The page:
The Customer Economy: What its arrival means for PR, Journalism, Marketing, and the Consumer
Every year the media landscape continues to consolidate and journalists are becoming less responsive, leaving PR professionals wondering how to cut through the noise. To break through the noise, you have to be transparent, brief, and top of mind for journalists. Learning from Peter Shankman’s successes in founding HARO (Help A Reporter Out) and The Geek Factory, Inc., this special seminar offered by PRSA-San Francisco will teach the skills needed to stand out from the crowd. This event is a great opportunity for PR professionals looking to bolster their PR prowess.
Staying true to our mission of bringing national-caliber speakers to our area, we’re bringing Peter to San Francisco! This event will sell out so get your tickets now. Peter spends the majority of his time on the road, keynoting corporate events for clients including American Express, Sheraton, Saudi Aramco, Cisco, SAP, Sprint, The US Department of Defense, Walt Disney World and many more. In his little spare time, he is a NASA Advisory Board member, angel investor in multiple start-ups,
This session will address:
● The era of transparency: Honesty and the Media
● Journalistic Relevance: How to get it when it matters
● Brevity: Why you have 2.7 seconds to reach your audience
● Top of Mind: How to stay "first to thought" in journalist's heads, 24/7.
Wednesday, May 18, 2016
8:00 a.m. -- 12:00 p.m.
Wells Fargo Training Center
333 Market Street
San Francisco, CA 94104
Regular Price: $149/members, $199 non-members
PRSSA Member Student: $100 (Limited Tickets)
PRSSA Non-Member Student: $125 (Limited Tickets)
NOTE: Special group pricing for groups of 4 or more from the same company. Group price is $110 each for group attendees. If you would like to attend as a group, email our office at firstname.lastname@example.org if you would like to attend as a group.
8:30-9:00 a.m. Registration and Networking
9:00 a.m.-12:00 p.m. – May PD Workshop
Pitching in the era of the ADHD Journalist and Buzz-fed producer
Journalists receive hundreds of PR pitches a day, so it’s unlikely that they will spend more than 30 seconds reading your email. So how do you get them to pay attention? You get creative!
Sometimes, a cat-GIF is more powerful than an exclusive. This session will focus on teaching strategies to reach the most elusive journalists. Using a mix of traditional and non-traditional PR methods, Peter will lead a workshop on how to get creative.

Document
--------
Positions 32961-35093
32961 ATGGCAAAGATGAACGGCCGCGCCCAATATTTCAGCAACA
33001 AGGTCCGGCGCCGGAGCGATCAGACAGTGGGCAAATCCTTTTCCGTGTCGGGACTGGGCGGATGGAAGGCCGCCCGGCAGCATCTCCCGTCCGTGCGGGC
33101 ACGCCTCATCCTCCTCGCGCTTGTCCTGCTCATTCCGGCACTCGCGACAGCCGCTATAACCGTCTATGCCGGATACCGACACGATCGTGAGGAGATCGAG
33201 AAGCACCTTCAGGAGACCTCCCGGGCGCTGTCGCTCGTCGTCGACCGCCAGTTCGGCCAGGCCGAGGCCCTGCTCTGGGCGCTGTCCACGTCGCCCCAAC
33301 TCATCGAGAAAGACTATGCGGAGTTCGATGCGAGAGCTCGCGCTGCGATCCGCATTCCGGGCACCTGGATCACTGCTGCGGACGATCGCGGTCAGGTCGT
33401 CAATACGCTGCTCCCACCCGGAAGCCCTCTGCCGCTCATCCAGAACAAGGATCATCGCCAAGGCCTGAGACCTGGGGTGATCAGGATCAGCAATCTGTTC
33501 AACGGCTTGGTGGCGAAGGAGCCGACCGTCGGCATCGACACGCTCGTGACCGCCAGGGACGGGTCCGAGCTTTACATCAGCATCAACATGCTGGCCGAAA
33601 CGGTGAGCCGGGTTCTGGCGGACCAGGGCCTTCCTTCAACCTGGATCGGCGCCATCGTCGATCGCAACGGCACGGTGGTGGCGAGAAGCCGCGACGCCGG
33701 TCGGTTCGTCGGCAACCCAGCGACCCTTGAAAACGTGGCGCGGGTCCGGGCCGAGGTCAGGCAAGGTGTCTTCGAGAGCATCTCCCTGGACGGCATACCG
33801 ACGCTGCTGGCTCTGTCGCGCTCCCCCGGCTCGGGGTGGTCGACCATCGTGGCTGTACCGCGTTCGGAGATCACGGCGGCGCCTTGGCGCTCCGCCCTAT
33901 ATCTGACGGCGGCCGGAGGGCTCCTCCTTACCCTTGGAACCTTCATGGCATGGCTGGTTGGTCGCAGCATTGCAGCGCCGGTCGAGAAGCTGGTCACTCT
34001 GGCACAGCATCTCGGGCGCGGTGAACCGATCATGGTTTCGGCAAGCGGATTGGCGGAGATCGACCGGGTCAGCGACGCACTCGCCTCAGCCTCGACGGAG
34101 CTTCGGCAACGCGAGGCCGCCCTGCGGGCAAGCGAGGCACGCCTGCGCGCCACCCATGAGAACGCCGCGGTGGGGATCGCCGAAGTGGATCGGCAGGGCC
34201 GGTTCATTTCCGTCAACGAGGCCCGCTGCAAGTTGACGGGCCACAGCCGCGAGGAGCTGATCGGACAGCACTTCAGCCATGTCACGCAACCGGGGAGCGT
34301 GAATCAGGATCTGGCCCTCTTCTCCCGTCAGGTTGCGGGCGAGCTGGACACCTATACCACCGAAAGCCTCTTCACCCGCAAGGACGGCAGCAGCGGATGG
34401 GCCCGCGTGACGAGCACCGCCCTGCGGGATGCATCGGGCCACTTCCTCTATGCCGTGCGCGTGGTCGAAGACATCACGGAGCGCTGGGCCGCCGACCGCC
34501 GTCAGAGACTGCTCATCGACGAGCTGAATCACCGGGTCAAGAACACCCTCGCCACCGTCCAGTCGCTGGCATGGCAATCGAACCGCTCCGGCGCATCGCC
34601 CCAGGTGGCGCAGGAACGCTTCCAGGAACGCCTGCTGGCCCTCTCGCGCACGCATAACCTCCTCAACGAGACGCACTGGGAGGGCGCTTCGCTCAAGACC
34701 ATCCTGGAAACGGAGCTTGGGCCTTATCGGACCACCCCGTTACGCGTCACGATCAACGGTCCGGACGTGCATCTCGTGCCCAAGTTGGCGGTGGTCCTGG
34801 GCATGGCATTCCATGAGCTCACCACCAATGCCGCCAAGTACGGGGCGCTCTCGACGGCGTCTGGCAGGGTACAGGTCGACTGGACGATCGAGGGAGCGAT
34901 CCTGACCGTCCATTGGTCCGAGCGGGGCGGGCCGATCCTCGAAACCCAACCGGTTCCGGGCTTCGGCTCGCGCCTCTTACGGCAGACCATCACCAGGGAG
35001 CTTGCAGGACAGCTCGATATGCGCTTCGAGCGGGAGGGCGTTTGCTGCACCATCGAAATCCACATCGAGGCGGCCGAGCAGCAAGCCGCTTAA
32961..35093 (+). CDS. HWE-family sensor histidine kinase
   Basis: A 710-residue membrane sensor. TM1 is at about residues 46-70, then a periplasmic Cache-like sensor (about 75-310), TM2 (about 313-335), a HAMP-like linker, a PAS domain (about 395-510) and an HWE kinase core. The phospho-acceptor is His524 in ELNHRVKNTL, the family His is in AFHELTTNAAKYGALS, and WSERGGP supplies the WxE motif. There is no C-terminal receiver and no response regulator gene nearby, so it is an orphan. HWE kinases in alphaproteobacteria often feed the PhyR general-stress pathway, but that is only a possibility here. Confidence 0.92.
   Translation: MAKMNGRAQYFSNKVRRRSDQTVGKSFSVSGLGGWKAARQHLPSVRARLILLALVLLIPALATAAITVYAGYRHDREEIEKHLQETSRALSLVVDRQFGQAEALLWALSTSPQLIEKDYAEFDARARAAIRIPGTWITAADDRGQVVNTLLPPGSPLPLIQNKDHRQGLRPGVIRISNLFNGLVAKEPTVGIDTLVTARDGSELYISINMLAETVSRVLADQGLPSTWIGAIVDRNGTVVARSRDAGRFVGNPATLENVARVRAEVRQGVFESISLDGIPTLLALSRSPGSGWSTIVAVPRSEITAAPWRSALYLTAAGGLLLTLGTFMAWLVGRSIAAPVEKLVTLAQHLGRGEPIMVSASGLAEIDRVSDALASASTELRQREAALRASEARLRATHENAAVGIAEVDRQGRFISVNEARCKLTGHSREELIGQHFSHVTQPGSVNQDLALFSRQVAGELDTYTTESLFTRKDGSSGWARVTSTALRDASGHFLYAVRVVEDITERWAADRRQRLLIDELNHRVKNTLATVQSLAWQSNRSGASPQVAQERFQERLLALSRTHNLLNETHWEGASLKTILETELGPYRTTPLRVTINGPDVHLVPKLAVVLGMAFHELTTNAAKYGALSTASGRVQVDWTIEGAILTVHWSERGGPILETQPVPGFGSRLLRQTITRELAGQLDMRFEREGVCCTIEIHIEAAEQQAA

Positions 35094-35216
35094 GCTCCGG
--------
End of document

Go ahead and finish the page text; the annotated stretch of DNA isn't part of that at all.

Listening to the Digital Wind: Understanding the pitfalls and the perils of the shifting communications landscape, and learning how to take advantage of it. (Role Playing included)
There’s nothing like putting what you learned into action, and that’s what we’re going to do. This session will allow attendees to role play the new strategies they’ve learned throughout the day. Utilizing information on the consolidating media landscape and how to cut through the noise to stand out, participants will be able to work through a variety of situations facing the communications industry in real-time.
Q and A with Peter Shankman
Q: What are three takeaways you are hoping attendees to leave with from your PRSA SF Professional Development workshop?
A: Transparency | Brevity | Top of Mind Presence
Q: How do you reach and engage elusive journalists?
A: Again, do your homework. No one is 100% elusive. Even if you just figure out what they're reading, or figure out their writing style, that's something. It's not hard. But it does take work.
Q: What are some pet peeves you have when it comes to PR professionals these days?
A: Again, laziness. How hard is it to google me before you pitch? Truly? How hard is it??
Q. What are your thoughts on how PR has evolved over the years?
A: PR has become quicker. We need to be more aware, do more homework, and be smarter. There's no room in this business anymore for laziness.
Q: Has social media and the “24/7” news cycle helped or hurt the communications industry?
A: It's done neither. We simply need to adapt to a different way of working. We figure out the way the journalists we're targeting work, and track and pitch accordingly.
Q: What are your thoughts on who anyone arguably can be a journalist due to social media?
A: Anyone can produce content. Very few people can produce quality content repeatedly. That's what differentiates.
Q: What are some PR trends you see emerging in our industry?
A: Mobile. We need to assume no one owns a regular computer anymore. Also, understand how a journalist likes to be contacted, and reach out accordingly. Do NOT waste time trying to get a journalist to adapt to you. Adapt to THEM.
Q: Do you have any tips/advice to offer someone new in the PR industry?
A: Make sure you truly love it before you dive in. If you don't truly love it, you'll never be any good at it.